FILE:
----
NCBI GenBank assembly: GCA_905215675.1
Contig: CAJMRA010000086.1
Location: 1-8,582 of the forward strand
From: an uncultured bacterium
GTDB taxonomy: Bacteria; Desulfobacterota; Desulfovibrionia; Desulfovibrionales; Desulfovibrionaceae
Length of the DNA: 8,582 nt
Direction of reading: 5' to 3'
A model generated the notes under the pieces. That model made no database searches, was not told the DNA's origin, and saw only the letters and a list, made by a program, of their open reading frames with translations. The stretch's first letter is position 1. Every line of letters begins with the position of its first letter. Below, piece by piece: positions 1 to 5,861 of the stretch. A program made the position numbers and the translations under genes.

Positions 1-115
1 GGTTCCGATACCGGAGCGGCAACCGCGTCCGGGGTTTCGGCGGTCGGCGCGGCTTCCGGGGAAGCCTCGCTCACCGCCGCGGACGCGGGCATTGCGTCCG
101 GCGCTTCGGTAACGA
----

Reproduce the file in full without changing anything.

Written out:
NCBI GenBank assembly: GCA_905215675.1
Contig: CAJMRA010000086.1
Location: 1-8,582 of the forward strand
From: an uncultured bacterium
GTDB taxonomy: Bacteria; Desulfobacterota; Desulfovibrionia; Desulfovibrionales; Desulfovibrionaceae
Length of the DNA: 8,582 nt
Direction of reading: 5' to 3'
A model generated the notes under the pieces. That model made no database searches, was not told the DNA's origin, and saw only the letters and a list, made by a program, of their open reading frames with translations. The stretch's first letter is position 1. Every line of letters begins with the position of its first letter. Below, piece by piece: positions 1 to 5,861 of the stretch. A program made the position numbers and the translations under genes.

Positions 1-115
1 GGTTCCGATACCGGAGCGGCAACCGCGTCCGGGGTTTCGGCGGTCGGCGCGGCTTCCGGGGAAGCCTCGCTCACCGCCGCGGACGCGGGCATTGCGTCCG
101 GCGCTTCGGTAACGA